Organizers of the annual St. Patrick’s Day Parade that takes place in South Boston rejected an application by MassEquality to participate in Sunday’s parade. In doing so, organizers cited the 1995 US Supreme Court decision in Hurley v. Irish-American Gay, Lesbian and Bisexual Group of Boston, which held that parade organizers are legally able to exclude lesbian, gay, bisexual, and transgender (LGBT) people from participating.
MassEquality Executive Director Kara Suffredini issued the following statement in response:
“The LGBT community in Massachusetts faces many issues more urgent than the ability to participate in a parade – youth homelessness, bullying, anti-transgender discrimination, HIV/AIDS, elder abuse, and more. But public rejection by parade organizers is significant in that it’s emblematic of the more life-altering rejection our community members face every day.
“Rejection by their families is why 25 percent of lesbian or gay teens experience homelessness as compared with just three percent of heterosexual teens, and it’s why up to 40 percent of homeless youth are LGBT. Rejection by their peers is why LGBT students are four times more likely to commit suicide than their heterosexual counterparts. Rejection is also why the mere fact of being an LGBT person in Massachusetts results in higher stress and poorer health.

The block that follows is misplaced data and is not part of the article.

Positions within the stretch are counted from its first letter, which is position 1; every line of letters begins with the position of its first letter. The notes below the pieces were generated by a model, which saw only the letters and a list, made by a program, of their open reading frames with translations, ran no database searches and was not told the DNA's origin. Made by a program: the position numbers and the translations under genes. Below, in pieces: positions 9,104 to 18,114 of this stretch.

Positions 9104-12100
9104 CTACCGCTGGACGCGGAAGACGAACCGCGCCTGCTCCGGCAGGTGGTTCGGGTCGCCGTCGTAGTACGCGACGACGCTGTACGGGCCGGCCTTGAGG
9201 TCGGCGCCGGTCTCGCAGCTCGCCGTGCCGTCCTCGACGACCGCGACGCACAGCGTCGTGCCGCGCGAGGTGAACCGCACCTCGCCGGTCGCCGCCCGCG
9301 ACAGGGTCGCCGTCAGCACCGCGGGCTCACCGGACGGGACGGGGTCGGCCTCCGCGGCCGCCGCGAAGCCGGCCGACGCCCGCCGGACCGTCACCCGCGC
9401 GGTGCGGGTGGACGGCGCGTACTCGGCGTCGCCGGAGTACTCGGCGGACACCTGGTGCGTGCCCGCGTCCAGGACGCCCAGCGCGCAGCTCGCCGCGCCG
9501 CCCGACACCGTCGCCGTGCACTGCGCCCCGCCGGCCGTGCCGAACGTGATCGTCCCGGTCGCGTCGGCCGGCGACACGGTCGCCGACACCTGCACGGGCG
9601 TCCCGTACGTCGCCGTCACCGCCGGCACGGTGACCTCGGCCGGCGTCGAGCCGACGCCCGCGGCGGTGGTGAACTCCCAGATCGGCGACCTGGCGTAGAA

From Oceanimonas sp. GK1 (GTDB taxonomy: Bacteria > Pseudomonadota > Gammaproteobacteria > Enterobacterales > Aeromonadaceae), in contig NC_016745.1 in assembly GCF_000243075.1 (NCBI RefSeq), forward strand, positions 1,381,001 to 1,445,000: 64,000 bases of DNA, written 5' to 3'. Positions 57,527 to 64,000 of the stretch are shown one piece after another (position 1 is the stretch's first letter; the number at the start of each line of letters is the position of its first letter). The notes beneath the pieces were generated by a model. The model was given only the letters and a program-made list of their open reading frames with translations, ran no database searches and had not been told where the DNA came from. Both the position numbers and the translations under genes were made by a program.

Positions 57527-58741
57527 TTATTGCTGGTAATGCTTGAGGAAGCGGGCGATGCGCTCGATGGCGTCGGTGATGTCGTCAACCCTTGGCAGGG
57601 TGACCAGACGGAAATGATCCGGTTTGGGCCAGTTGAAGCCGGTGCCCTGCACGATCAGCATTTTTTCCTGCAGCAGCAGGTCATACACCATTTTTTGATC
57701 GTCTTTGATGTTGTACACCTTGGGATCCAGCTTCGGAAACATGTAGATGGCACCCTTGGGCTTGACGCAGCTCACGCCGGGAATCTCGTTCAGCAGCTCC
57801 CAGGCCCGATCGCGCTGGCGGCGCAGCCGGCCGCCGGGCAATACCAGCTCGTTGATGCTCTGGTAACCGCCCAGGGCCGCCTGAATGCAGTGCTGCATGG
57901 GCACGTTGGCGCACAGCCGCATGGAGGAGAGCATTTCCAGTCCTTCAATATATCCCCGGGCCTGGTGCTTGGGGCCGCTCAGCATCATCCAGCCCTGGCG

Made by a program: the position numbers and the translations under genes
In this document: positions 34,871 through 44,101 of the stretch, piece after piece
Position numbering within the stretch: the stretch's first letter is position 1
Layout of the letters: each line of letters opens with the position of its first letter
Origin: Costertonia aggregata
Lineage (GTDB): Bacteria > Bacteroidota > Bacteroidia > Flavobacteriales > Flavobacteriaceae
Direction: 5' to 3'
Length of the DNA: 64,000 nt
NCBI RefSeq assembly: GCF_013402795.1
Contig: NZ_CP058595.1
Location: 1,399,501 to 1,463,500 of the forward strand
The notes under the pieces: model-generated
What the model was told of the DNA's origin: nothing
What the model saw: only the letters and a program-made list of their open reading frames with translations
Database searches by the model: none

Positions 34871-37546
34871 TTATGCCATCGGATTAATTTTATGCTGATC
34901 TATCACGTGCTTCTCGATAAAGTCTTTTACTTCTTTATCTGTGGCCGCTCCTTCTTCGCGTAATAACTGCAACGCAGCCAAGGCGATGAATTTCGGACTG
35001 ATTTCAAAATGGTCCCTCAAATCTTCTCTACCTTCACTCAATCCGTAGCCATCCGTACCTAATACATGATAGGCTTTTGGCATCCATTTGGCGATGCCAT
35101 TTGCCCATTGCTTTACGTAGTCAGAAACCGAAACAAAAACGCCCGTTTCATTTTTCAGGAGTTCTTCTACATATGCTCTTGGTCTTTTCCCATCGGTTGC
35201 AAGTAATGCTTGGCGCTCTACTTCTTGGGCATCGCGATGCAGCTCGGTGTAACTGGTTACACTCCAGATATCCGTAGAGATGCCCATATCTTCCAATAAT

“It is disappointing that in this climate, parade organizers would choose to reject our application to participate in Sunday’s parade.”
MassEquality was notified of their application's rejection in a letter dated February 12, 2012, after submitting their application on Feb. 7.
"We reviewed your application, and it has been denied," the letter from The Allied War Veterans Council of South Boston read. "We refer you to the Supreme Court ruling on June 19, 1995."